Viognier, the “White Wine for Hedonists”

The cherry blossoms are about to pop in northern Virginia, and I’m looking at the first green grass I’ve seen in six months. We’re sipping Viognier, the state’s signature grape—crisp, fruity and the perfect varietal for welcoming spring—but this bottle is from the other side of the country: Maryhill Winery in Goldendale, Washington.

977E7728-8E78-4DCC-B6D9-B90CF58C2AD5

I visited Maryhill, perched above the Columbia River near Mt. Hood, last October after the Wine Media Conference in Walla Walla. At about 8,000 cases of Viognier a year, Maryhill is the state’s biggest producer, though the American Northwest is a latecomer to Viognier-growing.

Viognier—a close DNA match to Syrah, by the way—may have originated in Croatia. One story has it imported into southern France as early as 281 AD: we know it grew in Condrieu during the Roman Empire. But it’s a notoriously difficult grape to grow because it’s more prone to disease than most varieties, and by the 1960s it was nearly extinct—only about 35 acres remained across the globe.

But as wine’s popularity grew, so did wine lovers’ awareness of this luscious white grape. Growers planted vines in California and Eden Valley (Australia) in the ’70s; now it’s found in New Zealand, Israel, North and South America, and the Cape Winelands of South Africa–for starters. In spite of its susceptibility to disease and unpredictable yields, Viognier also is drought-resistant, so it can thrive in warm, dry climates.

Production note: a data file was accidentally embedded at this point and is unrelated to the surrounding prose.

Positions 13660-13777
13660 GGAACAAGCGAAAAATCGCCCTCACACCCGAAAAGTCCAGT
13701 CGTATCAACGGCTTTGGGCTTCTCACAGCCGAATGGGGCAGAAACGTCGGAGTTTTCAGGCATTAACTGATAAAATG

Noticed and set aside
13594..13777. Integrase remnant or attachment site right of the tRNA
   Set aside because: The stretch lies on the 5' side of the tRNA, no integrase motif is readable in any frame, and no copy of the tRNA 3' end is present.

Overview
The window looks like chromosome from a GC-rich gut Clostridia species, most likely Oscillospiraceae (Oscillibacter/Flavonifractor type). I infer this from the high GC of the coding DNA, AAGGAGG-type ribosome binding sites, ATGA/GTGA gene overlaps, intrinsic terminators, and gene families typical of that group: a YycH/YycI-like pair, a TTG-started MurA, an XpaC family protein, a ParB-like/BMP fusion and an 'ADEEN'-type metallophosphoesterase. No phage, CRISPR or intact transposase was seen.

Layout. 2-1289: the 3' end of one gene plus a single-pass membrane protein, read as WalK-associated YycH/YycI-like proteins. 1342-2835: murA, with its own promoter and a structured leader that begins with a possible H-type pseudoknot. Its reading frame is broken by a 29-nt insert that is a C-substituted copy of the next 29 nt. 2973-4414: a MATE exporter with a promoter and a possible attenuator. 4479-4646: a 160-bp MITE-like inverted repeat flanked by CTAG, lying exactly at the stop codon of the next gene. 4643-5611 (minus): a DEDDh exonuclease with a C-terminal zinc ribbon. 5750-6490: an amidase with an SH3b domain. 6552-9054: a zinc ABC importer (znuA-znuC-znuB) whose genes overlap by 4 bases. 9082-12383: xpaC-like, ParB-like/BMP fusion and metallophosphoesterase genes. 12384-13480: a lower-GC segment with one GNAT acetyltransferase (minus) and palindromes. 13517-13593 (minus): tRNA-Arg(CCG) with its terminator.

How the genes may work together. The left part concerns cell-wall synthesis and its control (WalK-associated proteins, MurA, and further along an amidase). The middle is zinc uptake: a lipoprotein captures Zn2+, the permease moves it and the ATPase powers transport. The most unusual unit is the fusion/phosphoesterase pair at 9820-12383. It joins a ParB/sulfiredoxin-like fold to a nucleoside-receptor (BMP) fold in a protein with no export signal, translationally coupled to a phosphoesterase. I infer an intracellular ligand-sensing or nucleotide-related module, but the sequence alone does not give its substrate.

Viognier is a crisp, fruity wine, with aromas of peach, honeysuckle and tangerine. On top of the stone fruit layer you might detect a steely quality, along with some herbal notes–pine, chamomile, perhaps thyme. This festival of aromas is why wine authority Jancis Robinson calls Viognier, “the hedonist’s white grape variety,” but the perfume party doesn’t happen by accident. In order for the nose to fully develop, Viognier must hang on the vine longer than most grapes, sometimes rendering it “too rich to ferment to dryness.”

I think Viognier makes a delicious varietal, but increasingly I’m seeing it in blends, often with Grenache Blanc. Italian winemakers sometimes blend it with Chardonnay, especially, as Jancis Robinson notes, if it needs the Chardonnay’s added acidity. A few  creative winemakers, especially in California and Australia, have even started mixing it with reds, especially its close cousin Syrah, for a deeper texture and brighter color. And if you’re a person who likes a little oaky taste in your whites, look for Viognier that’s been aged in oak; it will give you that creamy mouthfeel you get in oaked Chardonnay.

Wine Lingo of the Day:  pH = a measure of a wine’s acidity, indicated by the amount of hydrogen in it.

BF7F484D-BAA1-4D25-9A3C-35FA4FDB2E24